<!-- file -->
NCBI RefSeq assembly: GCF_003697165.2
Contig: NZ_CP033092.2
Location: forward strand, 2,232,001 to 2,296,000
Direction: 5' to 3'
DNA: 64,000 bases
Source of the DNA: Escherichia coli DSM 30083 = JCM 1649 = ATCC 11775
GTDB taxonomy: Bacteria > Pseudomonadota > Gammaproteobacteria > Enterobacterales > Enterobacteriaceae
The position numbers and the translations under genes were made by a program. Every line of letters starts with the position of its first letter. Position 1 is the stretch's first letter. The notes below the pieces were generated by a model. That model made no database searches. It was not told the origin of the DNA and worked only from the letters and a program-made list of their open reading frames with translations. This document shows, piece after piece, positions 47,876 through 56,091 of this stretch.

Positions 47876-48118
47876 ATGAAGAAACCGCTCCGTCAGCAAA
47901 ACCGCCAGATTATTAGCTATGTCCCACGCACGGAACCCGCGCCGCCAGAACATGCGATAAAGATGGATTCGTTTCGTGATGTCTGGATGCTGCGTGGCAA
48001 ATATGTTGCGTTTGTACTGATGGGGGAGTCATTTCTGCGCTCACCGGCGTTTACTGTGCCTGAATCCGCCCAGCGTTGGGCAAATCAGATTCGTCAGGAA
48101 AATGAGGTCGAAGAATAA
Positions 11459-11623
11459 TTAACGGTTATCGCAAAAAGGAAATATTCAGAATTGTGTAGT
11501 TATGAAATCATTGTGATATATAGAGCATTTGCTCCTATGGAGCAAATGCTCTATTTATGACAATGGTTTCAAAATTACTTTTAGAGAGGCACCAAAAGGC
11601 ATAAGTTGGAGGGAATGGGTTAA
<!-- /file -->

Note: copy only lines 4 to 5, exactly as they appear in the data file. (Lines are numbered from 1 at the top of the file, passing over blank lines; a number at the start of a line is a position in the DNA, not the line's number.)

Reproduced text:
Direction: 5' to 3'
DNA: 64,000 bases